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  very strange behaviour  (Read 1530 times)
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Offline HamsterofDeath

Junior Member




Java games rock!


« Posted 2004-08-28 20:43:17 »

i got a serious problem:
i got a server and one client, each one running a gameworld. the clients sends a command like "i accelerate now". the server gets it, and tells the objects in his world what to do. then, he sends the updated objects to all connected clients - in this case, the command's sender.

the first time, it works well. the second time, the client gets the SAME object. by same, i mean oldobject==newobject. same reference. the one the client reads from his inputstream is the one he already has, which means the worlds are out of sync....

wtf is going on there ?
even wrapping the object in another one (a list for example) doesn't change anything.

i refuse to create thousands of new objects every second just because this stupid stream thinks he's clever...

what can i do ?
Offline tom
« Reply #1 - Posted 2004-08-28 22:32:41 »

How are you sending the objects from the server to the clients? Serialization with ObjectInputStream/ObjectOutputStream?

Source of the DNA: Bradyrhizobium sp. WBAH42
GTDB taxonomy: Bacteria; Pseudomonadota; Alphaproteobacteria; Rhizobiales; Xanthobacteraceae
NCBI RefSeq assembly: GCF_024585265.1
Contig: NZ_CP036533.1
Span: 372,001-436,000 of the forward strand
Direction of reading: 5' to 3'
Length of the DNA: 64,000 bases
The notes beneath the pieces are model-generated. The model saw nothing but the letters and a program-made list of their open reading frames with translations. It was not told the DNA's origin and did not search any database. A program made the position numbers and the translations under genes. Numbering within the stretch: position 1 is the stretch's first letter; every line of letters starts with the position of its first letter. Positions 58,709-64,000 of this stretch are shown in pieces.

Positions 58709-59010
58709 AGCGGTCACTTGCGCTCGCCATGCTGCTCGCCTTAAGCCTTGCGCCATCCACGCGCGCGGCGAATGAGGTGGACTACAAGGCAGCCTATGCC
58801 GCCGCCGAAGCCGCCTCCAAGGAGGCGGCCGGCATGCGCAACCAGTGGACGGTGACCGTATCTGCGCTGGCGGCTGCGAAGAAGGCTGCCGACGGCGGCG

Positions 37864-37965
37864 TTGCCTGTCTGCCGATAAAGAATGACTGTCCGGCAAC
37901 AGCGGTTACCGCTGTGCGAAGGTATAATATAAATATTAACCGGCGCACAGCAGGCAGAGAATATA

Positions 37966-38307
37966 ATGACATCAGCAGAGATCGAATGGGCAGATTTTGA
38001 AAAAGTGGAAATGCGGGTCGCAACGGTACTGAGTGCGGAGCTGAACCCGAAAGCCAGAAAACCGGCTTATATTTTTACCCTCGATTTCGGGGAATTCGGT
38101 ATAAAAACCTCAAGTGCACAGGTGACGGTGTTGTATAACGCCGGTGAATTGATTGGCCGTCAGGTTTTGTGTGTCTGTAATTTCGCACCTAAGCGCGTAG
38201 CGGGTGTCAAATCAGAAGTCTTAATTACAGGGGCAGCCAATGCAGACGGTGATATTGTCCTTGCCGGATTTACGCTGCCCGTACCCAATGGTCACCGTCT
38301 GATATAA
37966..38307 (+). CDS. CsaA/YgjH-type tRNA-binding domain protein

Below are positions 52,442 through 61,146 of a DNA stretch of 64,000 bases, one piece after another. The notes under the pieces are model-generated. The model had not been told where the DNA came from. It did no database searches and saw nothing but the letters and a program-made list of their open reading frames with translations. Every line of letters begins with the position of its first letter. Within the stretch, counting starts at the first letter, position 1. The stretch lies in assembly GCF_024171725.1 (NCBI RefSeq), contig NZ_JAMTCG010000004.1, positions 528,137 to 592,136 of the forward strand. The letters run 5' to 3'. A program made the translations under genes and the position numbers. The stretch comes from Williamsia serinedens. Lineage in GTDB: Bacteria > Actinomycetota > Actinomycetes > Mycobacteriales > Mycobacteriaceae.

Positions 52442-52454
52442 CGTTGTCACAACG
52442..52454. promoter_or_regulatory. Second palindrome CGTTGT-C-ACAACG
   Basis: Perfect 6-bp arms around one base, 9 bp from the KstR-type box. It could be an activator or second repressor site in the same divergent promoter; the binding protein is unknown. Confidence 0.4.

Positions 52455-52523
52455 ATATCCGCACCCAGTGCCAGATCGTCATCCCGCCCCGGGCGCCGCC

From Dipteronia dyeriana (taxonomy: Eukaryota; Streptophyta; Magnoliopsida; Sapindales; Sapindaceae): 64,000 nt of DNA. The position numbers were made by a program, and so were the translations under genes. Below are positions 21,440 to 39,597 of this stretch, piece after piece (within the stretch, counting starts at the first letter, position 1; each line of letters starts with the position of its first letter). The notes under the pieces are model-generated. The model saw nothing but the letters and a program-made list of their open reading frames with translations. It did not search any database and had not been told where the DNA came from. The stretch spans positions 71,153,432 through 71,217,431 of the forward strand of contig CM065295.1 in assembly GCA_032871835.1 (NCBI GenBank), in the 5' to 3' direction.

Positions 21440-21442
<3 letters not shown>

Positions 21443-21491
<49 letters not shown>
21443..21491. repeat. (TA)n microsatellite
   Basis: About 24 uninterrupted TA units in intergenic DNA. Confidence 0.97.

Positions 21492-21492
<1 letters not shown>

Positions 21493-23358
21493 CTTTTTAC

You could create your own protocol. Parse and update the objects yourself.

Offline swpalmer

JGO Coder




Where's the Kaboom?


« Reply #2 - Posted 2004-08-30 01:10:23 »

This is probably related to how Object streams are intended to be used.  When archiving state to a file, you want object references to work like that.

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Offline HamsterofDeath

Junior Member




Java games rock!


« Reply #3 - Posted 2004-08-30 09:56:55 »

i'm writing data into an object, then send it (objectoutputstream).
next time, i modifiy the data, and send the object again.
but the modified data never reaches the other side. not even the old data is send again, which would be caused by buffering.
the inputstream just gives me the same reference again.

"When archiving state to a file, you want object references to work like that."

if i save an object to a file twice, i want the NEW object to be in the file, not the old one.

how to solve this problem ?
use a simple outputstream and send a bytearray instead of an object ?
Offline blahblahblahh

JGO Coder


Medals: 1


http://t-machine.org


« Reply #4 - Posted 2004-08-30 10:26:11 »

Quote

"When archiving state to a file, you want object references to work like that."

if i save an object to a file twice, i want the NEW object to be in the file, not the old one.


No, people DON'T want that. That would be disastrous. You're (unintentionally) abusing the API - it is designed for instantaneous saves, or "snapshots", i.e. you serialize "all in one go", then close the stream. It was designed for e.g. saving to disk, or sending a complete set of data in one go - you do NOT want the objects you're saving to change halfway through the save operation!

You are trying to use it as if it were a distributed communications layer, which is a much more complex beast.